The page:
Study: Choosing a hybrid is in your genes
A study of twins finds that many consumer choices are genetic. This includes such purchases as hybrid cars and sci-fi movies.
You know how the accusation begins: "You're just the sort of person who..."
This is followed by a judgment that you're just sort of person who, for example, buys a Corvette, the inference being that it's because you're balding, divorced, and have a regular Cialis prescription.
Two scientists got together to decide whether there really are "sorts of people" who choose to buy, say, hybrid cars.
Perhaps you might agree that the sorts of people who buy such lumbering golf carts are sanctimonious, guilty, and desperate to emulate Leonardo DiCaprio. However, Itamar Simonson, of Stanford University, and Aner Sela, of the University of Florida, decided to study whether people are genetically predisposed to make certain choices, even if it opens them to a touching level of amusement.
According to the Telegraph, these two scientists concluded that there is a large genetic component in many purchasing decisions.
Their method was to examine the differing patterns of purchasing behavior between identical and non-identical twins. And what wonderfully weird findings they encountered.
Apparently, identical twins share a tendency to be, well, emotionally conservative. They buy useful things, rather than pulsating ones. They eschew extremes. (Not Corvette drivers, then.)
But the most shuddering differences came over such apparently random purchases as mustard, chocolate, and hybrid cars. Oh, and sci-fi movies. Buying all of these, the scientists concluded, was significantly motivated by genes.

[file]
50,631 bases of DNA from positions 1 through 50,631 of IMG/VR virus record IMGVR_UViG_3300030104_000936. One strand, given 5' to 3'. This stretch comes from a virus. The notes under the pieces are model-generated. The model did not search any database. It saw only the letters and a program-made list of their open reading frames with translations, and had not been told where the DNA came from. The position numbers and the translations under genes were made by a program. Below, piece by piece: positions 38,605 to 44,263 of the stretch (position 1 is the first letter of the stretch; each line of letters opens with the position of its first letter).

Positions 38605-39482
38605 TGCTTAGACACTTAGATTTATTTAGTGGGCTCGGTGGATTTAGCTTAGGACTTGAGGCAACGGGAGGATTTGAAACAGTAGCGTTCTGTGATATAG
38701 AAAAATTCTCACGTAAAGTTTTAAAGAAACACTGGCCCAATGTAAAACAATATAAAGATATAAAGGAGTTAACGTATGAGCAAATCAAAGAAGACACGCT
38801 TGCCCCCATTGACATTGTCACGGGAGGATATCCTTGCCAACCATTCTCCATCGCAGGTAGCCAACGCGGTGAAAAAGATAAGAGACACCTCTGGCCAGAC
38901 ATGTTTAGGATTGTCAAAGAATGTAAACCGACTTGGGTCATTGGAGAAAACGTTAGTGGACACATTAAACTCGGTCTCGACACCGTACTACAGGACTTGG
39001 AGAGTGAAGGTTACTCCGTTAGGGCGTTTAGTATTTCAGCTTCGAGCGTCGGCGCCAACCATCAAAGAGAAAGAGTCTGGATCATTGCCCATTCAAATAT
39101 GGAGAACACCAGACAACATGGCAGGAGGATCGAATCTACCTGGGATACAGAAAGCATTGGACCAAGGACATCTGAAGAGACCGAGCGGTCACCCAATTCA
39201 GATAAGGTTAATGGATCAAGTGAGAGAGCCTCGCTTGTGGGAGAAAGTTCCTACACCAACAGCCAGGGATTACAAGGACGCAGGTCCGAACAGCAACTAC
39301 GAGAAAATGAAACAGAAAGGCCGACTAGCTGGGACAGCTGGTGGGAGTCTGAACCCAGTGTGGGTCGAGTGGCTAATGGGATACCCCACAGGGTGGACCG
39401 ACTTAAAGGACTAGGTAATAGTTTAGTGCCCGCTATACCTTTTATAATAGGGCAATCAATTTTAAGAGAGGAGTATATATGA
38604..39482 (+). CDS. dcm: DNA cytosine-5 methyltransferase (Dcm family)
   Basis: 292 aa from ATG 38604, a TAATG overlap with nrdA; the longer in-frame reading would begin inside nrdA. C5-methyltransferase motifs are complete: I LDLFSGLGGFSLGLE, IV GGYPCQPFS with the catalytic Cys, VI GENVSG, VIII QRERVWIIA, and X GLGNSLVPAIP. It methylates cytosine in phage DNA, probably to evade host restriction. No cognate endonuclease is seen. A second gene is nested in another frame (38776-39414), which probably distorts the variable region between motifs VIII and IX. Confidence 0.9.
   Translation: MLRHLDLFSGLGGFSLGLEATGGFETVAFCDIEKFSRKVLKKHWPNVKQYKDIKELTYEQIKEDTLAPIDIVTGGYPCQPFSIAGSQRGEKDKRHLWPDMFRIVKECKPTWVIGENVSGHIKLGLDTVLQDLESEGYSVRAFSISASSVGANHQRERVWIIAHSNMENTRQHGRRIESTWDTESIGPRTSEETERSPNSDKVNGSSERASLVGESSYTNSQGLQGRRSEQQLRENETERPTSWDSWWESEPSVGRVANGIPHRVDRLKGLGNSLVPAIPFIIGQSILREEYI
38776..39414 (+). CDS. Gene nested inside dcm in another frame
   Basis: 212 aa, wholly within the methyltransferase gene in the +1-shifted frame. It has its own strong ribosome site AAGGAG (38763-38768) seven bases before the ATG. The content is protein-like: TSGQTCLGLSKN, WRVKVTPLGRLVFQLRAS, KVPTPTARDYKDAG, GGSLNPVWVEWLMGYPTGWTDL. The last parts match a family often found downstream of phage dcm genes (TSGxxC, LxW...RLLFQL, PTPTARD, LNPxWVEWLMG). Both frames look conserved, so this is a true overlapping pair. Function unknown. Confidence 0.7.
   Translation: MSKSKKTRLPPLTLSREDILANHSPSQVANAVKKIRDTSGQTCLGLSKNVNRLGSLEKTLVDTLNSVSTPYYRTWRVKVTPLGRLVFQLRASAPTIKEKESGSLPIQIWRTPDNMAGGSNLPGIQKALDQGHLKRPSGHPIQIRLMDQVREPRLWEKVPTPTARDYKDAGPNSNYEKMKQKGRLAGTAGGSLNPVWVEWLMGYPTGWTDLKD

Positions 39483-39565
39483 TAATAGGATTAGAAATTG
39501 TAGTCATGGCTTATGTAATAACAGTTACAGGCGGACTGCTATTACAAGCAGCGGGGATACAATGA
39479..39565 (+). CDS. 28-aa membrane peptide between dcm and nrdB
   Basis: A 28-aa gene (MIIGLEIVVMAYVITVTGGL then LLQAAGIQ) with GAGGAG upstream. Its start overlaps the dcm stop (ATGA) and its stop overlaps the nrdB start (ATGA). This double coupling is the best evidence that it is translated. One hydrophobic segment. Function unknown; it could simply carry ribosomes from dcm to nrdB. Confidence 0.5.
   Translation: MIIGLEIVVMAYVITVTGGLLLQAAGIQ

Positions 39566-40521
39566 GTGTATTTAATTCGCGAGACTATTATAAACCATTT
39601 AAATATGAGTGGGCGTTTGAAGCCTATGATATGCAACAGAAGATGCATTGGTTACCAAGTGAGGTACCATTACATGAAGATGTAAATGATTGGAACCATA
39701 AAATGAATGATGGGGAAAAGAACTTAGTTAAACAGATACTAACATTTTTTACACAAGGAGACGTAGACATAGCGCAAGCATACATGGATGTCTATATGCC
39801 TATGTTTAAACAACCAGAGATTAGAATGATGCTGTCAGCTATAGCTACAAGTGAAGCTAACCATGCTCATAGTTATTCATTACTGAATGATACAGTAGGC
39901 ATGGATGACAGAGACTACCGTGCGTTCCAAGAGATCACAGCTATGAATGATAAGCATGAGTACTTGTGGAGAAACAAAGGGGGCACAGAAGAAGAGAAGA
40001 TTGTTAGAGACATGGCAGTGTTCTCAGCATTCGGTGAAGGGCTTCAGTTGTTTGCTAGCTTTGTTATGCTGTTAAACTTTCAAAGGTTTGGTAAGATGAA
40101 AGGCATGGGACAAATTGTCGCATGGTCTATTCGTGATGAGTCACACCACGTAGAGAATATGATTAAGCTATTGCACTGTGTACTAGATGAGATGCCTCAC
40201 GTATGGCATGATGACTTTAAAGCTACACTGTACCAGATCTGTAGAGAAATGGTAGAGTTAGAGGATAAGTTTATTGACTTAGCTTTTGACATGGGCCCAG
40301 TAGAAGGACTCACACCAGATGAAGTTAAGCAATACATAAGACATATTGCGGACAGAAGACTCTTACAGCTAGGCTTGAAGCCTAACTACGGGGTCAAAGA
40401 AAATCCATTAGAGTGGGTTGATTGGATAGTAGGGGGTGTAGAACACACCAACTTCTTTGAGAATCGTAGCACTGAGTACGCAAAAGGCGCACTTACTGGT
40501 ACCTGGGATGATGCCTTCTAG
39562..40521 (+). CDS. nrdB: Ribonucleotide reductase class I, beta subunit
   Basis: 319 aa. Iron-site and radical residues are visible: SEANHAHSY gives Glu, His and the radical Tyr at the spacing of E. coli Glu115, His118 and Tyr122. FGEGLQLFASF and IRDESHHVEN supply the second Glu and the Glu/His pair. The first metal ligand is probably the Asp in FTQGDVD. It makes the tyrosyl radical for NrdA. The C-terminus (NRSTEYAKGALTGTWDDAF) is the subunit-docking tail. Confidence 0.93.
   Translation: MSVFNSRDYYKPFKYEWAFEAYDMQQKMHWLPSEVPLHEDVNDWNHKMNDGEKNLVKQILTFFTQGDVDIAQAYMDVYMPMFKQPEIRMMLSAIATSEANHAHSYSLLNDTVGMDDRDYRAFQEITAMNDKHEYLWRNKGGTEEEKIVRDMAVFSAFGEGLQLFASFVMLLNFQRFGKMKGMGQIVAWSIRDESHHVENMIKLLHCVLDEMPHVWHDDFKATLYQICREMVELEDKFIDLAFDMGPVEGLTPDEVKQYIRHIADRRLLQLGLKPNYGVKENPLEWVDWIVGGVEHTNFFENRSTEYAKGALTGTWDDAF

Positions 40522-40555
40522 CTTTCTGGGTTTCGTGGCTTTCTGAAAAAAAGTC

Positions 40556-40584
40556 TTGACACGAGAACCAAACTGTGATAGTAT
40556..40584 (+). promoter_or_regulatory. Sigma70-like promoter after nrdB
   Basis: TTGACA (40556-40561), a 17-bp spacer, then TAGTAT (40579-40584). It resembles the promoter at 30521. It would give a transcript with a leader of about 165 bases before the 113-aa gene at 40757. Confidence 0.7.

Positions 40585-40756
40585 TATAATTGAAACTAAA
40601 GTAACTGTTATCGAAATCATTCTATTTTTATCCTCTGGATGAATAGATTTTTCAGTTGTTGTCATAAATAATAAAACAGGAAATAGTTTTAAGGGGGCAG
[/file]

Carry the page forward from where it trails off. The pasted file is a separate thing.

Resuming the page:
You might think that these scientists were looking for weird results. You might be right. But please consider that getting a tattoo does not appear to be genetically influenced. Neither does a preference for ketchup.
The scientists seem to be persuaded by the tendency that one's genes play a strong part in whether we choose to live on the edge or within strict and safe boundaries.
This might offer some sort of scientific light for the Lohan family, the Tea Party, and the chap at Google I had lunch with Tuesday who wore a nice blue shirt and khakis.
One can only hope these fine scientists do more work in this area.
It would surely be a blessed and psychologically uplifting relief to know that Toyota Prius owners really had no choice in the matter. It would be heartening to learn that those who unaccountably shove mustard on their burgers are being driven by forces far larger than their own lack of taste. And even those who enjoy this habit would surely feel reassured that it is their chemicals that force them to sit through "2001: A Space Odyssey" at least twice a month.
I don't know about you, but I'm jonesing for some chocolate.